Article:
The limited circumstances under which a reviewing court can modify or vacate an arbitration award are set forth in the Arbitration Act, which are “(1) The award was procured by corruption, fraud or other undue means; (2) There was evident partiality by an arbitrator appointed as a neutral or corruption in any one of the arbitrators or misconduct prejudicing the rights of any party; (3) The arbitrators exceeded their powers; (4) The arbitrators refused to postpone the hearing upon sufficient cause being shown thereof or refused to hear evidence material to the controversy or otherwise so conducted the hearing, contrary to the provisions of Section 5, as to prejudice substantially the rights of a party; or (5) There was no arbitration agreement and the issue was not adversely determined in proceedings under Section 2 and the party did not participate in the arbitration hearing without raising the objection.” 710 ILCS 5/12.
Here, the company did not cite any of the bases set out in 710. ILCS 5/12, but instead urged the Court to vacate or modify the award because it violated a “well-defined and dominant” public policy favoring disclosure of information regarding negligent or dishonest conduct of securities professionals or, in the alternative, because it was excessive and contrary to public policy and the law regarding defamation. In response, the advisor argued that public policy arguments are limited to arbitration awards arising from a CBA, and thus inapplicable since the award did not arise from a CBA.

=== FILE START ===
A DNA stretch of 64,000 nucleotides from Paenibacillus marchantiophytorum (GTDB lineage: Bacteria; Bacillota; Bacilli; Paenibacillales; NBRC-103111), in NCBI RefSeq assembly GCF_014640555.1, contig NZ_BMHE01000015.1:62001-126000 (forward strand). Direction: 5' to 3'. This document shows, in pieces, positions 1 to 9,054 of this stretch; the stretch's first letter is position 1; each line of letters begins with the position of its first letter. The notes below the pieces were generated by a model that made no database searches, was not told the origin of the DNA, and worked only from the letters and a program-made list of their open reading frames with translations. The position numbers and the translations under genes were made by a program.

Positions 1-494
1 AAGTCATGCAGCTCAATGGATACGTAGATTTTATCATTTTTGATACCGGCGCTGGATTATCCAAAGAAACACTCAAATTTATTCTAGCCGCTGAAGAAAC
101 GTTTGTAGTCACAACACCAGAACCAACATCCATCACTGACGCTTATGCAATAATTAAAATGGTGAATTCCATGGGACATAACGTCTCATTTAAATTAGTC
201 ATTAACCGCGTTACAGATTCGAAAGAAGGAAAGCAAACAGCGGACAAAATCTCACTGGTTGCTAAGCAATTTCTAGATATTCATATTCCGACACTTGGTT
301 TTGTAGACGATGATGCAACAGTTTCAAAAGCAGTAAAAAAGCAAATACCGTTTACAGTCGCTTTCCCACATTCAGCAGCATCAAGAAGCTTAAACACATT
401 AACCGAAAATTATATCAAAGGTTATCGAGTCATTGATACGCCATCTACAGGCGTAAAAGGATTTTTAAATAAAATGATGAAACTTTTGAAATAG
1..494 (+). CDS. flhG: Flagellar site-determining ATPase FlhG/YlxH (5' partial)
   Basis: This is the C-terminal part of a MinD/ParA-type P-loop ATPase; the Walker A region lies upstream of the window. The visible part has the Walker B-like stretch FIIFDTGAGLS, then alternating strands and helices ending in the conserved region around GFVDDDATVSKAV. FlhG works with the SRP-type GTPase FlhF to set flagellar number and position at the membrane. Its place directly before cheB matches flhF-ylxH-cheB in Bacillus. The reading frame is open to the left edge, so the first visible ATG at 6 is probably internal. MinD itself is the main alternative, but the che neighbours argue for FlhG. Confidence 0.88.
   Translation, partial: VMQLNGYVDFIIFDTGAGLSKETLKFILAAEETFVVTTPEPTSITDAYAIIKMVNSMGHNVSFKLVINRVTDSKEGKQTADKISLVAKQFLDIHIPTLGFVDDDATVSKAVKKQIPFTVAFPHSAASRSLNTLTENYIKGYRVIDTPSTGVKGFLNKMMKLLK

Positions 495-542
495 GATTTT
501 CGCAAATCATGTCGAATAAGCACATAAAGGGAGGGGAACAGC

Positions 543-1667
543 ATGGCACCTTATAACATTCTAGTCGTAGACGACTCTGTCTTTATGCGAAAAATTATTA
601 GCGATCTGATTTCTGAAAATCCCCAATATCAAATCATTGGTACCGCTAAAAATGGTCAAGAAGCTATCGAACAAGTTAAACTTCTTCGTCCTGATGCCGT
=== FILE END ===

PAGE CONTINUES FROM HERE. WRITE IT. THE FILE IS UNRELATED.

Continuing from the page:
In rejecting the company’s argument, the Court noted that, “[s]ince the Arbitration Act was enacted in Illinois in 1961, our courts have continued to recognize the rationale, grounded in common law, to vacate arbitration awards that are ‘repugnant to public policy’ when they arise in collective bargaining cases.” The Court further noted that the Illinois “[s]upreme court cases that have applied the public policy exception have stressed the fact that there is an ongoing CBA and that it would be contrary to the public policy of this state to apply that CBA in the manner that the arbitrator’s ruling mandated.” On appeal, the company offered no precedent in which a court vacated an arbitration award on public policy grounds outside of the collective bargaining context. Thus, the Court rejected the company’s public policy argument. In addition, the Court noted that, even if the public policy exception applied, the award did not violate any “well-defined and dominant” public policy favoring “full and frank” disclosures since the arbitration panel found that the company made false statements about the advisor. Therefore, the disclosures on the form U5 were neither “frank” nor “accurate.”